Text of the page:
As a 36-year-old single mom-to-be, I felt that my life was nearly perfect. I was a hardworking attorney in Trenton, New Jersey, with an easy commute to a job I loved from my new condo in Doylestown, Pennsylvania. And then — what better news than the announcement by my obstetrician that my due date would be Easter?
I looked forward to all those spring days of sunny warmth and lovely drenches of sweet-smelling rain with my brand new baby — whom I already adored.
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But in my last trimester, my obstetrician’s edict came down hard. He diagnosed an acute case of preeclampsia, warning me that I would have to remain bedridden for the last two months of my pregnancy. I was stunned. How could this happen? I had survived a legal separation from my first husband of 11 years, along with a painful divorce. I had taken excellent care of myself — no alcohol or medicine (not even an aspirin) from the moment I learned of my pregnancy. And for the first time in my life, I had a home of my own, paid for by my years of toil. Didn’t this entitle me to thrive along with my as-yet-unborn son?
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The nursery also needed painting and wallpapering. I had a garage filled with baby stuff from a selection of cribs and playpens that required assembling — not to mention mobiles, toys, gadgets and gizmos.
My doctor won, of course. But that’s only because I landed in our local hospital’s ER one night after work, my blood pressure soaring almost to the point of seizure or stroke. Given the preeclampsia, I soon realized it would be impossible for me to remain living in my new home alone in Doylestown. I needed help and I’d have to ask for it, or beg if necessary.
My doctor told me later that neither me nor my son would have survived if we’d induced labor.
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My parents were away for an extended trip on a cruise, so my dear sister stepped up to the plate. She had a great position with a musical recording company in New York City but was willing to go on a sabbatical of sorts to take care of me for the time being.
Close to term, all at once, we needed to drive urgently to New York City. Preeclampsia again reared its ugly head. My obstetrician immediately admitted me to the ICU. There, I was intravenously provided with life-saving medicines that kept me stable for the time being. The problem, though, was whether my son or I could survive childbirth itself.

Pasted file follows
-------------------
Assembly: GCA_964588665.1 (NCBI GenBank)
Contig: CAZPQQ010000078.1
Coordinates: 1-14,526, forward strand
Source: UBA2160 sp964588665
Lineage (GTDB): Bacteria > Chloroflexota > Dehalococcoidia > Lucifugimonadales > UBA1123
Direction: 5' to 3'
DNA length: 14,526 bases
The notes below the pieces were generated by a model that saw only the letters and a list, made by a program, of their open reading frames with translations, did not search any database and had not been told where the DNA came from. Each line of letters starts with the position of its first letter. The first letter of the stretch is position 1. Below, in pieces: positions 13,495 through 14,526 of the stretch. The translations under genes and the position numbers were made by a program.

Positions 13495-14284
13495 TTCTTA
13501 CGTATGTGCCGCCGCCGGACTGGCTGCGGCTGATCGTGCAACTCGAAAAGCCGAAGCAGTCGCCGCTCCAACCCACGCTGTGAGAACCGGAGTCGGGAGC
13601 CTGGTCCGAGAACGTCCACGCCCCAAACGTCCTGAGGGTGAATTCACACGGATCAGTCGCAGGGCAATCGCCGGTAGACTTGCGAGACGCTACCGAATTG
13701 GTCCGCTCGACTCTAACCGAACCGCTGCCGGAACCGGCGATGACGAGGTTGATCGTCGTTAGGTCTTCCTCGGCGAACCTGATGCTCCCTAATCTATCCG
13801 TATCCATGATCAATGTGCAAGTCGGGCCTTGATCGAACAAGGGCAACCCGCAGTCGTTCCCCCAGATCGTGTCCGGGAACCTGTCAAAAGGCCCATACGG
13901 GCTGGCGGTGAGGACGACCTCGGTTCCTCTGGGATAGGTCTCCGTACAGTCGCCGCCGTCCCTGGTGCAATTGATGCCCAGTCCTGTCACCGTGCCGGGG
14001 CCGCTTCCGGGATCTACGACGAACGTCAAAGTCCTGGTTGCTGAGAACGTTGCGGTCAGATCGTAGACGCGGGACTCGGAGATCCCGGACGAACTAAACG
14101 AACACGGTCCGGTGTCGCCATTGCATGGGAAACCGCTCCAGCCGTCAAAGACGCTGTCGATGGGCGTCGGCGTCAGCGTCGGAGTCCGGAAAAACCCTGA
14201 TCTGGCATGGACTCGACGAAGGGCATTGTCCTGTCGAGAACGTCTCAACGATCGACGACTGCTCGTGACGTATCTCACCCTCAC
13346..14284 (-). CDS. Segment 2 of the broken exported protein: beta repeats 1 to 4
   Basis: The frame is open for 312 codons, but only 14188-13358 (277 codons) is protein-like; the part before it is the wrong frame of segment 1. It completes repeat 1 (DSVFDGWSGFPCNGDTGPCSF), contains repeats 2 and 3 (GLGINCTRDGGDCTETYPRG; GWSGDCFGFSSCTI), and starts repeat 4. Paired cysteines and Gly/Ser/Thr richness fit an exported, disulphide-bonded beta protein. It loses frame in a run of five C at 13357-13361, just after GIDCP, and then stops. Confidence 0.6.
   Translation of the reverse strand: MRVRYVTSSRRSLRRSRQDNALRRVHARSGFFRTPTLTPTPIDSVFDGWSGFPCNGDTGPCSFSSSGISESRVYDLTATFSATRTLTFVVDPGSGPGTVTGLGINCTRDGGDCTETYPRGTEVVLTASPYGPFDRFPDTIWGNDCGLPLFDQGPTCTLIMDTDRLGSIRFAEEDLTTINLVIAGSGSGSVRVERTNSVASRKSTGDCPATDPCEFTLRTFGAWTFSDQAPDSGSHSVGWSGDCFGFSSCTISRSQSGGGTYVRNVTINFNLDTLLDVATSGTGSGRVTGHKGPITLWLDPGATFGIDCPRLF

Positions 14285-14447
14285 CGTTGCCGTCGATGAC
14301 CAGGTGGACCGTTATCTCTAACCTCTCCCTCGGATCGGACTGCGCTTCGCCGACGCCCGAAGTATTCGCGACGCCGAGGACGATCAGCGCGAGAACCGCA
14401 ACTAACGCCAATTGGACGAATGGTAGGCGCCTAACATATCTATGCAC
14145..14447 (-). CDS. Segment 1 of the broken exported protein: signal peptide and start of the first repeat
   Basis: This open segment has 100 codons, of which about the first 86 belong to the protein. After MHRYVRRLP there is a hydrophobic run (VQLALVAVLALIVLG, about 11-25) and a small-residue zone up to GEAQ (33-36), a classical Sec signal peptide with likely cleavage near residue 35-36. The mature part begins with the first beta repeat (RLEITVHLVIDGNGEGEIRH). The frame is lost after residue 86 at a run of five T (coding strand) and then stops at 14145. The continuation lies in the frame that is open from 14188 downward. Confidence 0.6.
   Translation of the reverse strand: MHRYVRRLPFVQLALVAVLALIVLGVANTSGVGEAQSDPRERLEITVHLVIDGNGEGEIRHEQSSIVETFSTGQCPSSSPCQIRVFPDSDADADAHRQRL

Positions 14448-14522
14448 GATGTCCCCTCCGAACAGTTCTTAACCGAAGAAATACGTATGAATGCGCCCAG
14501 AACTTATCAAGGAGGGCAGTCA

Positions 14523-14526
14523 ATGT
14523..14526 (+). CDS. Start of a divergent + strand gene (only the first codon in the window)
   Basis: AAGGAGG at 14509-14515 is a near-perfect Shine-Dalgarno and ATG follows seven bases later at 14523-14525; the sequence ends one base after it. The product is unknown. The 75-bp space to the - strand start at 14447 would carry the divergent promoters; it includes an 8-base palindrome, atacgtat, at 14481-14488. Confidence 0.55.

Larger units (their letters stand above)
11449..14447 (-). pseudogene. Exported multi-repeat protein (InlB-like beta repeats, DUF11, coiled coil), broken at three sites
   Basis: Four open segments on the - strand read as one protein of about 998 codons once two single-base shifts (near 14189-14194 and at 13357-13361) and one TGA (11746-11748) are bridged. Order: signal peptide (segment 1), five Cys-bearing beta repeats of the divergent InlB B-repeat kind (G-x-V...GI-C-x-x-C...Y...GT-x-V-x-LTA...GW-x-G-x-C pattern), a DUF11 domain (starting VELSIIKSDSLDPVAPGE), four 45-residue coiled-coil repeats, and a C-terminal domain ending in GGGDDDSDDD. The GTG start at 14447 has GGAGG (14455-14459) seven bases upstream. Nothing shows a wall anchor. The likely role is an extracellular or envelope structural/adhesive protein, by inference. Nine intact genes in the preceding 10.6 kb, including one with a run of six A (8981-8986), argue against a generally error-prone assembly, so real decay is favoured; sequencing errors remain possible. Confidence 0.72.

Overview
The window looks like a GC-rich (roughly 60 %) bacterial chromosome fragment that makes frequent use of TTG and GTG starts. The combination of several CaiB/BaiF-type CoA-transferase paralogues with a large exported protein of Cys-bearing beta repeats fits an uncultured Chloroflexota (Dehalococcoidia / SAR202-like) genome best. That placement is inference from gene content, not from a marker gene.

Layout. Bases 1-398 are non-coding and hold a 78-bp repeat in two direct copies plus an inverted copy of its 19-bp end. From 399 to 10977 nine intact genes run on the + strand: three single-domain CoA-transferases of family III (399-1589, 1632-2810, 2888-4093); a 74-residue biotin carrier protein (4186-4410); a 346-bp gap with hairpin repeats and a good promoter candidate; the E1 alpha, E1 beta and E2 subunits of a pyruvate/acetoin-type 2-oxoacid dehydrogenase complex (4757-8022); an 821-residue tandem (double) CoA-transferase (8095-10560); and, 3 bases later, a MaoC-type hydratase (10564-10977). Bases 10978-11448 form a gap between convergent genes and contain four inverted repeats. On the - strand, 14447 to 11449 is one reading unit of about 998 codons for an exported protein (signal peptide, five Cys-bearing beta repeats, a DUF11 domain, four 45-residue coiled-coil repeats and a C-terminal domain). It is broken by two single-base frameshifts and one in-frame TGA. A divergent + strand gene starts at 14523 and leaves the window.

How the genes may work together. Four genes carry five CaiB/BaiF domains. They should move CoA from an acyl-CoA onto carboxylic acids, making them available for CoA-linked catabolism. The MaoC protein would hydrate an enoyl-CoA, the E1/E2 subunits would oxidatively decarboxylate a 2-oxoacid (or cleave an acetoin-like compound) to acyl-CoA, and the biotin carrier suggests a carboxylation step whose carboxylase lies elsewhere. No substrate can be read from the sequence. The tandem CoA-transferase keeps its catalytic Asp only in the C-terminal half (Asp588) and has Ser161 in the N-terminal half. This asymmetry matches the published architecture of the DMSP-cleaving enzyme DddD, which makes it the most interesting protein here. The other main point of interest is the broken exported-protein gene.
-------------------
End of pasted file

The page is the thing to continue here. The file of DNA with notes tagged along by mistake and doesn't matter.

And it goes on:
There was strong disagreement between my obstetrician — who wanted to perform an immediate C-section — and the head of obstetrics, who preferred to induce labor. Confused, I knew I needed God. I needed a few moments, so I sought a patch of blue outside a partially open window next to my bed. With a wisp of warm, fresh air on my face amid the blessed street sounds of city life below, I prayed as if prostrate before the Blessed Sacrament.
It was decision time. I decided to fight for that C-section. As an effective pairing of doctor and lawyer, we won in a far bigger way than either of us imagined. Afterward, my doctor told me that neither me nor my child would have survived with induced labor because the baby’s umbilical cord was only four inches long.
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It took a few weeks in the hospital, but I eventually recovered and my beautiful new son thrived. But once we arrived home, it was anything but smooth sailing. While I managed through the first six months of maternity leave, when it was time to go back to work I didn’t care about anything or anyone but my kid.
After all of this, and perhaps because of it, Easter marks a time never to be forgotten in my life.
Holding my son in my arms, I saw how he looked up at me and with his tiny fingers reached for a tear trickling down my cheek. Incredibly, it felt like he knew — and was comforting me as if to say: “Hey, Mom, we can do this!”
The next day, I called my parents, who had returned from vacation. My mom and dad wanted me to move back home to New Jersey for awhile to give my son the start of a safe and secure family life — and I agreed to take their advice.
Packing up and selling off nearly everything wasn’t easy. But once I said my final farewells to Doylestown and headed to the ol’ homestead, I felt a deep and abiding peace.
By this point, it was almost a year to the day of my son’s birth. I turned to my son in his car seat and said aloud: “What does it matter where we live? And anyway, I’ll work again — I’ll start my own law practice, and that will mean more flex-time for us.” My baby son kicked in reply.
After we settled in at my parents’ home, a funny thing happened when I started running again. My running paths inexplicably ended at the grotto of Our Lady of Lourdes, which was part of The Missionary of St. Franciscan Sisters. And I began spending more time there as the weeks and months passed. Eventually, I was introduced to the mother superior, who took a special shine to my son. Mother had this way of gently touching his cheek that I felt was a blessing.
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With Mother Superior at my side and the grotto of Our Lady as my refuge, my conversion from Episcopalian to Roman Catholicism was inevitable — and extends today to my son and my husband of 20 years.
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After all of this, and perhaps because of it, Easter marks a time never to be forgotten in my life. I see it as God’s most generous gift toward my rebirth through His magnificent creation of my son — the Easter kid — who did nothing less, by his very presence and joyous arrival, than save his mother’s life.
The author, a retired attorney, is a published poet, writer, and columnist based in Arizona.
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